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Religious Intolerance Continues in Eritrea


Three men walk towards the Nda Mariam Orthodox Church in Asmara. (FILE)

Released prisoners reported harsh detention and life-threatening conditions, including solitary confinement. Three persons detained for religious objections to military service reportedly died in custody during 2013.

Freedom of religion is central to our national identity as Americans and a core objective of U.S. foreign policy. The right to believe in a religious creed or not, without fear of government interference, is essential to human dignity, robust civil society and sustainable democracy.

To promote these principles, every year our government compiles a report on the status of religious liberty around the world. It documents the actions of both governments that repress spiritual expression by their citizens and those that respect it.

In its most recent findings, the U.S. State Department found that religious intolerance is on the rise in many nations, with inter-religious and sectarian violence displacing millions of people and devastating communities. Government officials worldwide often act with impunity while violating the religious rights of their countrymen.

Religious freedom is also often impinged by the introduction of new restrictions, such as laws against perceived blasphemy and apostasy against mainstream faiths.

As in previous years, the government of Eritrea's record on religious freedom remains extremely poor, and the U.S. government has re-designated Eritrea as a Country of Particular Concern because of severe violations of religious liberty there. Authorities continued to detain members of unregistered religious groups. That has been fueled by an increase in arrests of persons who refused to participate in the new citizen militia program, as well of arrests of those who refuse to participate in the country’s national service program on religious grounds.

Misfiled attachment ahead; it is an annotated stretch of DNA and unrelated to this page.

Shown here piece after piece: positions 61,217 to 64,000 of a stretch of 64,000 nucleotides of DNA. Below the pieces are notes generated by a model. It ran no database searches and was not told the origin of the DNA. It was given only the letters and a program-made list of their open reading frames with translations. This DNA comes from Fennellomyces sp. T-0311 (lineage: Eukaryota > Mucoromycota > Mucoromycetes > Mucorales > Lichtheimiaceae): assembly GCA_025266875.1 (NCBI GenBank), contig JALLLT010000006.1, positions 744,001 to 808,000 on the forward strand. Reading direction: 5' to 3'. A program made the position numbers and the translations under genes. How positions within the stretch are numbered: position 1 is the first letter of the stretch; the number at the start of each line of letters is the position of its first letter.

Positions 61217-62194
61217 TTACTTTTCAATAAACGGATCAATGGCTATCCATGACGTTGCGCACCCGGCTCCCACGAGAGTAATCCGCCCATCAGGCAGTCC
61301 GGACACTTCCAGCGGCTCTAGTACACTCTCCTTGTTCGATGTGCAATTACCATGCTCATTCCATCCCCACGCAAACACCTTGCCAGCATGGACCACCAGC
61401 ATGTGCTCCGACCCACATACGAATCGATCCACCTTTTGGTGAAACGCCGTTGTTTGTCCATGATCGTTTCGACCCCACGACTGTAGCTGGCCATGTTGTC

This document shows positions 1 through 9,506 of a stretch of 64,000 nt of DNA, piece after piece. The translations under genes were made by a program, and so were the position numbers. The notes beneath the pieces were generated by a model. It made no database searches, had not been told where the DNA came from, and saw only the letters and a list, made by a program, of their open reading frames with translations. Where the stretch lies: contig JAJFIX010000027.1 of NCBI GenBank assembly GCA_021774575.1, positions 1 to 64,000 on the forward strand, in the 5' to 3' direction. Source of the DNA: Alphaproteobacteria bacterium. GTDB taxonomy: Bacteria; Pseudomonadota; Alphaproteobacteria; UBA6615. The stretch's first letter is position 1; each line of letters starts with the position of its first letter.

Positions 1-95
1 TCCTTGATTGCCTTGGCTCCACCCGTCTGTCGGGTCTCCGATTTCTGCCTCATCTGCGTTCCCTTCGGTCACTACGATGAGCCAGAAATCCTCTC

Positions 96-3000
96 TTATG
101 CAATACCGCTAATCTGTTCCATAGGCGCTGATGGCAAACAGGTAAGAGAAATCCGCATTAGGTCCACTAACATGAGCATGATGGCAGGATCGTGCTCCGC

Other individuals have been harassed and detained for exercising their right to religious freedom, and there have been reports of forced recantations while imprisoned. Released prisoners reported harsh detention and life-threatening conditions, including solitary confinement. Three persons detained for religious objections to military service reportedly died in custody during 2013.

Religious freedom is a universal value. The freedom to profess and practice one’s faith, to believe or not believe, or to change one’s beliefs, is a birthright of every human being.

Our nation will continue to shine a spotlight on violations of religious freedom in Eritrea and around the world, and will continue to promote this universal right as a moral and strategic imperative.

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